“On average, people tell lies between two and three times a day, students being the more frequent liars.” Gozna et al

I lie very often at work. I work as a social care worker for the local council. At work we are faced with situations which require us not to tell the entire truth. Lying to elderly people, or not telling them the entire truth is not justified. Although they have the right to know the truth, telling them the truth would only hurt them – which is unnecessary. People with dementia who forget what was being said to them, do not need to hear often the hurtful truth. Often not telling them the truth means they are happier, and not sadened by what was being said.

The body language of the clients is always very easy to read. They lean towards me – this shows me they want to find out information. They often touch me on the arm – this shows they trust I will help them. Their facial expressions show the eyebrows being raised, eyes open wide. Sometimes people even cry and make non-verbal vocalizations.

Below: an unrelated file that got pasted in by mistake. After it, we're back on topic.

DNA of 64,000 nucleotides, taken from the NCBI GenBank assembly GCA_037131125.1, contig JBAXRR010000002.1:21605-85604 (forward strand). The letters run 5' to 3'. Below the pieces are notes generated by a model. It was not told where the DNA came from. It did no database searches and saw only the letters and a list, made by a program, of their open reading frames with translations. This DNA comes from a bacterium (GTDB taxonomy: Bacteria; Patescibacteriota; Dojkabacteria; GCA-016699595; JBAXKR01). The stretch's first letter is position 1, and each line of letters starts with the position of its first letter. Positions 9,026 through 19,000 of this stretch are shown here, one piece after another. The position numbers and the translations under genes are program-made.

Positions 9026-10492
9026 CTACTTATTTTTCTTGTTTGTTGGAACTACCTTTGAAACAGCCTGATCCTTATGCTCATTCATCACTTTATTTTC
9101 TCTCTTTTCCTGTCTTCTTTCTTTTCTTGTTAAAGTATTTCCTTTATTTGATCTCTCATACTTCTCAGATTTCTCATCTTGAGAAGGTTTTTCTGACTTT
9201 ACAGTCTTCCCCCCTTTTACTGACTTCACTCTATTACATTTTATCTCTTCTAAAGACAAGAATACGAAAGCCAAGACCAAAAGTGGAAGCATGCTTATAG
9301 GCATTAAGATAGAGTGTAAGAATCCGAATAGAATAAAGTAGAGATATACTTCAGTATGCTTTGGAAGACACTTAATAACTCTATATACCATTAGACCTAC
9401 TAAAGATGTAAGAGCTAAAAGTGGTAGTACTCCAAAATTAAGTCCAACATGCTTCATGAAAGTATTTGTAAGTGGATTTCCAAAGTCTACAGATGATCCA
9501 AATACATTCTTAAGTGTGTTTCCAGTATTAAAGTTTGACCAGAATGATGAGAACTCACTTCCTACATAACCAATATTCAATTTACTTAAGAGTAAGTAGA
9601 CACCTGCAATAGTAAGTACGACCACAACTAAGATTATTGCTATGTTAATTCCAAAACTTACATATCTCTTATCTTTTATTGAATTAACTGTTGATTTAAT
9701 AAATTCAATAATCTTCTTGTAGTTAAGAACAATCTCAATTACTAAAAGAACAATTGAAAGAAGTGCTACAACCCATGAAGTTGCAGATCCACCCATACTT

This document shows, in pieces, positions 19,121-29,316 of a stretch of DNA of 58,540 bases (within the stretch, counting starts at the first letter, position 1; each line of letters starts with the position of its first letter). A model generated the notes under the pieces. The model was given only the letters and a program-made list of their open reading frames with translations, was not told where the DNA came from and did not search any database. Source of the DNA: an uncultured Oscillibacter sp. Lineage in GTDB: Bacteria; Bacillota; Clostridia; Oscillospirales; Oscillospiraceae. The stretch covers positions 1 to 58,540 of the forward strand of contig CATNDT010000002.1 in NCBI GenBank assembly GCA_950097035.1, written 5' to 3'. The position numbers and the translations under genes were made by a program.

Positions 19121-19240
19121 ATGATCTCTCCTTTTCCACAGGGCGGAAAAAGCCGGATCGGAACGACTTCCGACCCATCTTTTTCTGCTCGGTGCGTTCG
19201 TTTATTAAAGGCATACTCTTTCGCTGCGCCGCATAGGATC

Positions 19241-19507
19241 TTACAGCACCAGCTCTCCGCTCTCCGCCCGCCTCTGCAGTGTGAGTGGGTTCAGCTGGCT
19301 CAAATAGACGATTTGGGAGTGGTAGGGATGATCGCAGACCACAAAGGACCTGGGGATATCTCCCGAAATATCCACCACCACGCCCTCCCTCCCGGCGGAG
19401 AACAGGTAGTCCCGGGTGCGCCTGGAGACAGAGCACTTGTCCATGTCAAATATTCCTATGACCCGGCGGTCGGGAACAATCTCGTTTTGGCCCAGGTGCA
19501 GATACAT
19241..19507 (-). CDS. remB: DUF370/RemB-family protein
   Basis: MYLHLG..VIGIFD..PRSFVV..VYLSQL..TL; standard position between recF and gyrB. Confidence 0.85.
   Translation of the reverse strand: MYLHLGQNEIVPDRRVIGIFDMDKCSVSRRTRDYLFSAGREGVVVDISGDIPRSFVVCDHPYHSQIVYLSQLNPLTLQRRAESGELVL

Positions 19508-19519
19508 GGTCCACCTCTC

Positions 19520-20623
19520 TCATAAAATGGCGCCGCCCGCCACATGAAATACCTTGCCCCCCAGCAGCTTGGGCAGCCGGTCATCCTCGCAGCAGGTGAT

My body language at the point of lying (or not telling them the entire truth) is often mirroring theirs. I would often lean towards them. I would mimic their facial expressions, touch their arms back to show my support and the fact that I try to understand what they are going through. This reassures them. Often I would also make non-verbal vocalizations such as “ohhhh” to show sympathy.

I feel horrible when I have to lie especially that they trust I will tell the truth. All that I’m trying to do is to safe them from pain, because even if we do tell them the truth, they will hurt for a while, forget and soon ask again – telling them the truth again will only hurt them again.

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